RAID1 synchronisation - howto OR not necessary?

Erik Trulsson ertr1013 at
Fri Nov 23 07:05:24 PST 2007

On Fri, Nov 23, 2007 at 02:45:37PM +0100, Christian Walther wrote:
> Hi,
> On 23/11/2007, Jan Catrysse <j.catrysse at> wrote:
> > > From: Bill Moran [mailto:wmoran at]
> > > Sent: Thursday, November 22, 2007 9:57 PM
> > > To: Jan Catrysse
> > > Cc: freebsd-questions at
> > > Subject: Re: RAID1 synchronisation - howto OR not necessary?
> > >
> > > "Jan Catrysse" <J.Catrysse at> wrote:
> > > >
> [...]
> > This is what I found in a 3Ware manual:
> > Verification can provide early warning of a disk drive problem or failure.
> [...]
> Yes, it deals with drives failing silently. It's possible that data on
> a disk can get corrupted. You don't see the error until you read the
> block the next time. AFAIK the data contained in the bad block is
> delivered to the CPU/RAM and can cause some damage there.
> The problem I see with this setup is that you can't know which block
> is the one that is okay. You need some additional feature like a
> checksum for each block to check which one is correct. This isn't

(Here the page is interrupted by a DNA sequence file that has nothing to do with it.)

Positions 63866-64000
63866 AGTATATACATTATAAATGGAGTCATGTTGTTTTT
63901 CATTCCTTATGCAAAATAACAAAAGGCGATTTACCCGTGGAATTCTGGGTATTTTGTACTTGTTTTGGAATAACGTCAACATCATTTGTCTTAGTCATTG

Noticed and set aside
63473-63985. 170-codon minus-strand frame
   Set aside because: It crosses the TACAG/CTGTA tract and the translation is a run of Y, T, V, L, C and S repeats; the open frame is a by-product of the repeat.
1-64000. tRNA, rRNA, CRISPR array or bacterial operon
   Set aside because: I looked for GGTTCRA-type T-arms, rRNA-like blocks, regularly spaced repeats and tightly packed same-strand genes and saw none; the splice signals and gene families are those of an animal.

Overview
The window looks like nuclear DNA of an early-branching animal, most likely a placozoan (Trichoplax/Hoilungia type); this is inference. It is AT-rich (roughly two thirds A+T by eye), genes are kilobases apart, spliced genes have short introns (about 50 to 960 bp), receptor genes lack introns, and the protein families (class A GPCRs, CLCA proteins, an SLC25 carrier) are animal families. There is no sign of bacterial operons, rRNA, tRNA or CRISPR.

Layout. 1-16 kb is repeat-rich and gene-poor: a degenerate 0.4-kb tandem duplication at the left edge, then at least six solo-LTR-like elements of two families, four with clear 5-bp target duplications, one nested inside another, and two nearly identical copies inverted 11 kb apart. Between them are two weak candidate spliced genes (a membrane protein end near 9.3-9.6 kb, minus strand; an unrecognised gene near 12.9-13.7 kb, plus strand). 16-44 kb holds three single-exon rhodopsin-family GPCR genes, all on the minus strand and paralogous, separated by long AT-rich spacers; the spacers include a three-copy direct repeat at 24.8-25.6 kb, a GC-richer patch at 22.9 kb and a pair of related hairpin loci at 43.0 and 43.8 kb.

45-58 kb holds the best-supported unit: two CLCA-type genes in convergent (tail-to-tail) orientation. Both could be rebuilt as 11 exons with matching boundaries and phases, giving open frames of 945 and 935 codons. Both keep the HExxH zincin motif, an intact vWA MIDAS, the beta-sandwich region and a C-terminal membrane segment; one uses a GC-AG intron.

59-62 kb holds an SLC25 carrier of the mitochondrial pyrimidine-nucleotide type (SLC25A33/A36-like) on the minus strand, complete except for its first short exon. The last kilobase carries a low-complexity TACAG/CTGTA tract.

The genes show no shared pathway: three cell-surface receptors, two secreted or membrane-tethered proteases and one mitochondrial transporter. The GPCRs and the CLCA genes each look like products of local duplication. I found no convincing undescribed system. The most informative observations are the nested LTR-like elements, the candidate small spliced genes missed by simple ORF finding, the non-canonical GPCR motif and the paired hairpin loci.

> supported by all file systems, so you can only see that there is a
> difference between two blocks which sould normally be identical.

The disks themselves handle the checksumming to detect bad blocks.
With modern disks it is *very* rare that a block on the disk goes bad
without the disk being able to report it it as such.  

This means that if you have a functioning RAID1 setup and one of the
disks report a bad block, then the controller can simply read the
corresponding block from the other disk, and rewrite it to the disk
with the bad block.  If a disk has problems writing a block it will
transparently re-map the block to another.

The problems can occur when one disk in a RAID-array has failed and you
try to rebuild it from the other disk(s). If you then encounter a bad block
on that disk you have a problem since you don't have a good copy of that

This is what verification (which, btw, is not the same as synchronization)
tries to prevent by reading every block on each disk on a regular basis. 
Then the RAID controller can recover the data on any bad blocks from the
other disk(s) in the array.

> I doubt that cheep RAID-Controllers have this capability, so you have
> to stick to some software solution. Does FreeBSD take care about
> something like this, I mean for software RAIDs?

The cheap RAID-controller do almost all the RAID-operations in software
anyway so it does indeed have to be a software solution anyway.

I don't think FreeBSD's software RAID implementations have any support
for disk verification - at least I couldn't find anything when doing
a quick read through the man-pages.

<Insert your favourite quote here.>
Erik Trulsson
ertr1013 at

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